Art & Development, Community

Artist-curated shows and alumni notes

Summer is supposed to be the low season for art, but this is San Francisco and we don’t summer in the Hamptons; the fog rolls in just the same. A few galleries have mixed up their programming with artist-curated shows.

“They Knew What They Wanted”
Katy Grannan, Shannon Ebner, Jordan Kantor and Robert Bechtle curates selections from Altman-Siegal, Fraenkel, Berggruen and Ratio 3. Go see this show for insights into four interesting artist-curators, pictures and objects you wouldn’t normally get to see, and some really great works, including a communal ballpoint pen drawing initiated by Arte Povera artist Alighero e Boetti at Ratio 3.

A similar work by Alighero e Boetti, Mettere al mondo il mondo 1972 -73 penna biro blu su carta intelata 2 elementi, cm 159 X 164 cad. Source: Archivo Alighero Boetti.

If you aren’t familiar with Boetti’s work, have a look at the virtual tour at Archivo Alighero Boetti.

Over at Patricia Sweetow Gallery, abstract painter Kim Anno curates a group show called “Everyday Mystics.” I wish I could have made out the images in Ricardo Rivera‘s projections on and alongside reflective objects like helmets and metal cups. The idea was neat. I overheard the owner mentioning something about the work being about communicating with outer space, so I figured it’s just as well I couldn’t tell what was going on, since I’m not the intended audience. The MP3 player embedded in the center of a spinning turntable is crafty and chuckle-worthy.

Ali Naschke-Messing‘s thread installations shined with glitter and glowed with fluorescence. Two large floor-to-ceiling works that exploited incidental marks and holes in the existing architecture. A series of wall-based works, which incorporated some sort of putty or plaster, were striking in their simplicity and efficacy. The works are formal investigations of site and form and volume; they’re also catalysts for subtle perceptual experiences. From a distance (and in photographs), the works are almost imperceptible; I almost didn’t see one until it was right in front of me. In person—and particularly with PSG’s abundant afternoon light—the density of thread creates vibrancy. They are more materially substantial than Fred Sandback‘s string intallations, but not by much.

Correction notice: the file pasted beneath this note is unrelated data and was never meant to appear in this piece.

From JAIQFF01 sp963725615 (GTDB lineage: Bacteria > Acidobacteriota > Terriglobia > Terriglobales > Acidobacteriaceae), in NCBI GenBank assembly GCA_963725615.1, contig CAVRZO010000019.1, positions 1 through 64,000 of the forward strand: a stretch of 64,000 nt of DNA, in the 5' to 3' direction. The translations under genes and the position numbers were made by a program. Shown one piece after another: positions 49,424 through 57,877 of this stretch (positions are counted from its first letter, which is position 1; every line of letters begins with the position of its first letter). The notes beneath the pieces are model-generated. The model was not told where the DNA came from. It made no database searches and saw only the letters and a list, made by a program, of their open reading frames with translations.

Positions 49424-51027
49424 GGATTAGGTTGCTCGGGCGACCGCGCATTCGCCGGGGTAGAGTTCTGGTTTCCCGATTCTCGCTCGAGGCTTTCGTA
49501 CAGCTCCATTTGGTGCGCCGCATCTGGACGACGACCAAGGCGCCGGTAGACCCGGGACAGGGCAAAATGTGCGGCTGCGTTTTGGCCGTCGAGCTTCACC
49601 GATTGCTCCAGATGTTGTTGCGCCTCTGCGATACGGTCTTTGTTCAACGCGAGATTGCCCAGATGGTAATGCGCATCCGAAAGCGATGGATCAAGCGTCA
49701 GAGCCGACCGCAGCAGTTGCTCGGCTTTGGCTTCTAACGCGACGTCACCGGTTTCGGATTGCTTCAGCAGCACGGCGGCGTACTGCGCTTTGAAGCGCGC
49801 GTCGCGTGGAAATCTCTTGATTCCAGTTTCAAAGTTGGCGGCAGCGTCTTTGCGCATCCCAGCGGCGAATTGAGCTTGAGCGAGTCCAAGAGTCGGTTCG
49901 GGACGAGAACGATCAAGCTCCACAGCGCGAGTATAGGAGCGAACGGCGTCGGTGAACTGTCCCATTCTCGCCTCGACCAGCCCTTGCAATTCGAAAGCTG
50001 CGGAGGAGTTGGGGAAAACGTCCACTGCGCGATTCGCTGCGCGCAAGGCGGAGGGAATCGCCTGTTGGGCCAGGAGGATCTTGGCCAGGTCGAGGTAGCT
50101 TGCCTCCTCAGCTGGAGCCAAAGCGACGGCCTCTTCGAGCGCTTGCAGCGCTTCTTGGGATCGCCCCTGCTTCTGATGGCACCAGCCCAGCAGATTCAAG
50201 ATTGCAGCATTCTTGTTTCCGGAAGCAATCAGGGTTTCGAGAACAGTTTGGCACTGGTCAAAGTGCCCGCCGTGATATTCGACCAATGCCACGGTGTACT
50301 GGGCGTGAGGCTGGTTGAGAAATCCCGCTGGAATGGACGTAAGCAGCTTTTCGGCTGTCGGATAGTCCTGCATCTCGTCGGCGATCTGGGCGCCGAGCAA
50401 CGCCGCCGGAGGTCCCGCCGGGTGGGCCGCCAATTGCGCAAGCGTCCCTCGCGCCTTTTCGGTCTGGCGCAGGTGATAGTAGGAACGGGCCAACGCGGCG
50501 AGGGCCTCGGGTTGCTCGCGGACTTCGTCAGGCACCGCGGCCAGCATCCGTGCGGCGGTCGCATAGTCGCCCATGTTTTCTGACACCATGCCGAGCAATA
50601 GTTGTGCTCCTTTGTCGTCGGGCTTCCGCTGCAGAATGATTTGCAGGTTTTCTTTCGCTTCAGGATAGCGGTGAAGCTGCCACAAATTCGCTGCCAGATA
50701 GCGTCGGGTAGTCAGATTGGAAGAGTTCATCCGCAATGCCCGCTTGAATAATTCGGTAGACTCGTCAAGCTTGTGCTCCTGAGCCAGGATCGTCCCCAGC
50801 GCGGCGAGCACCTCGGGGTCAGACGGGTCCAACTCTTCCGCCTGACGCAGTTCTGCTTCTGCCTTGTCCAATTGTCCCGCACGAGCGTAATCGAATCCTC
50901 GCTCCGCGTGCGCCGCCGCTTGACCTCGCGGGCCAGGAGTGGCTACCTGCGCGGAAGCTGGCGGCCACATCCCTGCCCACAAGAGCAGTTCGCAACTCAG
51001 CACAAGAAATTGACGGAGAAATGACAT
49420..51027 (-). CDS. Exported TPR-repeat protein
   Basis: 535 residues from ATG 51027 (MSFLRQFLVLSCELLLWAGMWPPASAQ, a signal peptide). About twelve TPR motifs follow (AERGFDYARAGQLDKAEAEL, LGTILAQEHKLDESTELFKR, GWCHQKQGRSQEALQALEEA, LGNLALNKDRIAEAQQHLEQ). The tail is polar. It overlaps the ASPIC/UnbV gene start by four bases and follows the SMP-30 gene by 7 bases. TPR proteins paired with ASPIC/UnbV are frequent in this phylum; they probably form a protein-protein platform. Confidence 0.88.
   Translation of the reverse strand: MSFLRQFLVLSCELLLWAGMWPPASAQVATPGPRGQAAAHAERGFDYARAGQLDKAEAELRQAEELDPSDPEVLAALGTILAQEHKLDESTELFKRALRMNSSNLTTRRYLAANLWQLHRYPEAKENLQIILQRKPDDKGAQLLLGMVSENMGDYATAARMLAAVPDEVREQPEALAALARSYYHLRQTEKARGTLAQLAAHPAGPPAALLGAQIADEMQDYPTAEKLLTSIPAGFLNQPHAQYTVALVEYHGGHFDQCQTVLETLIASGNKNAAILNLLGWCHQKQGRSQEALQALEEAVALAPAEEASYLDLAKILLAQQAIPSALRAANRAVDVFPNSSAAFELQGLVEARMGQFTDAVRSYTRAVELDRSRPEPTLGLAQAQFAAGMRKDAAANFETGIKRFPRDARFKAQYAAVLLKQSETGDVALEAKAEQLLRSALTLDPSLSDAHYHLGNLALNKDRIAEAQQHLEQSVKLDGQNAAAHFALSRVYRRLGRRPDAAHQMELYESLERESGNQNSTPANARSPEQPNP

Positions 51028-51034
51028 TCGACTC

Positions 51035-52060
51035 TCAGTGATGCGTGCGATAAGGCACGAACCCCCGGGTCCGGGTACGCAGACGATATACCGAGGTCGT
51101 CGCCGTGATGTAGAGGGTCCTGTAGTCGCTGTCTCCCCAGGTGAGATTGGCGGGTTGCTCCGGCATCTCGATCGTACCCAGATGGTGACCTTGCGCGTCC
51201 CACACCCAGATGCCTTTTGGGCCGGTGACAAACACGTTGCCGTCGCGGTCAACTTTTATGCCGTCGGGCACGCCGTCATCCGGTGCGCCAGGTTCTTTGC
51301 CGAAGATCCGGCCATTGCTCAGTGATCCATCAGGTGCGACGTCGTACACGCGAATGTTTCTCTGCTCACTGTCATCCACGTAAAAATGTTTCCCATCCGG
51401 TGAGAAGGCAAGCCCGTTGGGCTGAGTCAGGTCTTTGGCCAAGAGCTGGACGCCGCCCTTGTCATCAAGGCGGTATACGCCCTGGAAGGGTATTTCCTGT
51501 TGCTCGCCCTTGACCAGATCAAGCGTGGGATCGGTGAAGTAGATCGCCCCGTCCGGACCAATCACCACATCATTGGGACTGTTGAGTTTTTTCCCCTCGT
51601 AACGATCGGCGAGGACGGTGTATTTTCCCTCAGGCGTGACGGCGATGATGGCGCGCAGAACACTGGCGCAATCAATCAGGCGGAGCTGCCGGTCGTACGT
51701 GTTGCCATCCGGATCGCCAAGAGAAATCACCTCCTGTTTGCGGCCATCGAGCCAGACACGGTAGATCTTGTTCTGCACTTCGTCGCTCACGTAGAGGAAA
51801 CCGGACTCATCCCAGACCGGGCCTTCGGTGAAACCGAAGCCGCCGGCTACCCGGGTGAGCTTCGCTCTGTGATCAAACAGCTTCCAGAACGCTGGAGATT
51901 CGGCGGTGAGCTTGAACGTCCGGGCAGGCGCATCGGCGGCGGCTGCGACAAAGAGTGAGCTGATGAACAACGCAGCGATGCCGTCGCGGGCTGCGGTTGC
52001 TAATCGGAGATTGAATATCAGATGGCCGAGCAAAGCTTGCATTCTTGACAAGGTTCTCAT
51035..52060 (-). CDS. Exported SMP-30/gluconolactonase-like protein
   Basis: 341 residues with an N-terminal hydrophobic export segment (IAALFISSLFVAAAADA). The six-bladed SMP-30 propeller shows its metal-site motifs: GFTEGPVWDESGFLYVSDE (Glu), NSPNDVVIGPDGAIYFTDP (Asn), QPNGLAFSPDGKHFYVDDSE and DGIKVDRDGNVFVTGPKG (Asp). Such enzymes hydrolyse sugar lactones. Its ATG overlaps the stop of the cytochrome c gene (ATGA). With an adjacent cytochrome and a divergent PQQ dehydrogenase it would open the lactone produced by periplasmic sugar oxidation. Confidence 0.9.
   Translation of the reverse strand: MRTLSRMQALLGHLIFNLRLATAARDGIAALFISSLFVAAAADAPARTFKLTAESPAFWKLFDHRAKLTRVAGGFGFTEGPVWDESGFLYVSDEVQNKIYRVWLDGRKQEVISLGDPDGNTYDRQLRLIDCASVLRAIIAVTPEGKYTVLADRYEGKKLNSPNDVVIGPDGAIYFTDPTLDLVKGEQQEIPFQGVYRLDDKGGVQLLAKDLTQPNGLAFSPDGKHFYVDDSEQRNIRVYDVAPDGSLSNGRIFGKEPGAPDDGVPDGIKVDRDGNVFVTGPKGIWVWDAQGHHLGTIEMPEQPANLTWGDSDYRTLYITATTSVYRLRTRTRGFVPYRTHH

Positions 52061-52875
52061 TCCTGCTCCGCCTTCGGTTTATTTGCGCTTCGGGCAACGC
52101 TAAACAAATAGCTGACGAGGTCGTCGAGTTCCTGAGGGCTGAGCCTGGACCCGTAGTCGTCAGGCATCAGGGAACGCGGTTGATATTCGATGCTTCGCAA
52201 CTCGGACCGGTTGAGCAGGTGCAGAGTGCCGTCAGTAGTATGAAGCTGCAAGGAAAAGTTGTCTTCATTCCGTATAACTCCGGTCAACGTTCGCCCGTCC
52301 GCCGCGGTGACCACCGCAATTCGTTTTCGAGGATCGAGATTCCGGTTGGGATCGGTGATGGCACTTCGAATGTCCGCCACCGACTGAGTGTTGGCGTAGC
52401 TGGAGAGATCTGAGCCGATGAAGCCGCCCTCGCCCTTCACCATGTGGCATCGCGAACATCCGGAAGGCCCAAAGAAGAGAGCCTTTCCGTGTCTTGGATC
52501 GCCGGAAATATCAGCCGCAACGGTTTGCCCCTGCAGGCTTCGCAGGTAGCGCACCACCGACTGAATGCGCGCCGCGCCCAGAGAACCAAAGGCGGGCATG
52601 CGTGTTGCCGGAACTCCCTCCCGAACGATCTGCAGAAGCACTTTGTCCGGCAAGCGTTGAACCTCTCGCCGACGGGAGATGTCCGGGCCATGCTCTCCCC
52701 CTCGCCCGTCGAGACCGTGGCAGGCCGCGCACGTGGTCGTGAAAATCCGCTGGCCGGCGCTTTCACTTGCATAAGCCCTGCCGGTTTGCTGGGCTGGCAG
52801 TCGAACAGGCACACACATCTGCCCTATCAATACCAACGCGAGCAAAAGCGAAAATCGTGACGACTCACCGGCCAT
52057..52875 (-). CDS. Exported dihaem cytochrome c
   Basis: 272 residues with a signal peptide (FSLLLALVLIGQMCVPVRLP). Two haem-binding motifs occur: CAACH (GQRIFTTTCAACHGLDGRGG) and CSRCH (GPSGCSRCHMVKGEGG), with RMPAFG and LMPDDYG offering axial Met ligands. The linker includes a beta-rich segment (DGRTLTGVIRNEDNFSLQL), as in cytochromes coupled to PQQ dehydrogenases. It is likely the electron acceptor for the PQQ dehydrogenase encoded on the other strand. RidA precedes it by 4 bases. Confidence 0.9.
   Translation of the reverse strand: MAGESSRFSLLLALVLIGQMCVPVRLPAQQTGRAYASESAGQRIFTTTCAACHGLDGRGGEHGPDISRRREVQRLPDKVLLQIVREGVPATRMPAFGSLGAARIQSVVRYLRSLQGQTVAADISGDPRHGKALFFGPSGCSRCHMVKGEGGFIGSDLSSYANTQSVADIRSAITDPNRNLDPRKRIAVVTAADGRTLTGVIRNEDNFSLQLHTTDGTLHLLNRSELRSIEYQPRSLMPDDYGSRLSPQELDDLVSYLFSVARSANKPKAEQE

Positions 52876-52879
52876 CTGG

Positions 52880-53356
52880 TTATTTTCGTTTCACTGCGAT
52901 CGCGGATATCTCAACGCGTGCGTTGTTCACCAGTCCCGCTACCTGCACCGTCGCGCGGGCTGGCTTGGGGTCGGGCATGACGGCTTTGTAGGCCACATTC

Suné Woods contributes some moving black and white photographs whose imagery is memorably unstable.

Woods is a recent MFAs from CCA (class of 2010). Naschke-Messing was my classmate (class of 2007); I’m proud to have studied alongside so many bright, hardworking, curious, supportive and respectful artists. They change directions, start new projects, stay connected, and keep showing. This summer, shows around town by my classmates include:

Lindsey White: Equivalent Exposures install at Baer Ridgway Exhibitions, Source:

Through July 17
Lindsey White: “Equivalent Exposures”
Quietly humorous and deceptively simple photographs, videos and sculpture
Baer Ridgeway, SOMA, SF

Through July 25
Robin Johnston : “meditations on space and time” (two-person show with Chelsea Pegram, Mills MFA candidate)
Data-driven weavings and drawings
Swarm Gallery, Oakland

Just closed July 10
Amanda Curreri: “Occupy The Empty”
Installation, text, video, participation
Ping Pong Gallery, Dogpatch, SF

Opens July 16
Erik Scollon: “The Urge”
Queer porcelain fetish-based installation
Ping Pong Gallery, Dogpatch, SF

And internationally, new media artist David Gurman is a 2010 TEDGlobal Fellow, participating in the technology and ideas conference in Oxford, UK.


notes on news

Over Thanksgiving dinner — Filipino food and apple pie — I had the rare pleasure of explaining contemporary art to family members. We talked about postmodernism and how a picture of $400 by Warhol could bring in $43.7M at auction.

I can appreciate how hard it is to make sense of the contemporary art world. I know about how some things work; others, I’m still learning — such as this telling article about why blockbuster museum shows like Tut are such big business (below). It’s because it actually is a big business.

But the Tut show, a product of an alliance between Zahi Hawass, the Egyptian government’s chief archaeologist, and U.S. sports and entertainment giant AEG, is also a global revenue powerhouse that takes over its hosts entirely.

In 2005 Hawass paired with AEG, which owns sports arenas and teams (such as the NHL’s Los Angeles Kings) around the world , for a traveling exhibition that would display a few dozen of Egypt’s thousands of Tutankhamen artifacts. The show was to be put on by an AEG subsidiary, Arts and Exhibitions International.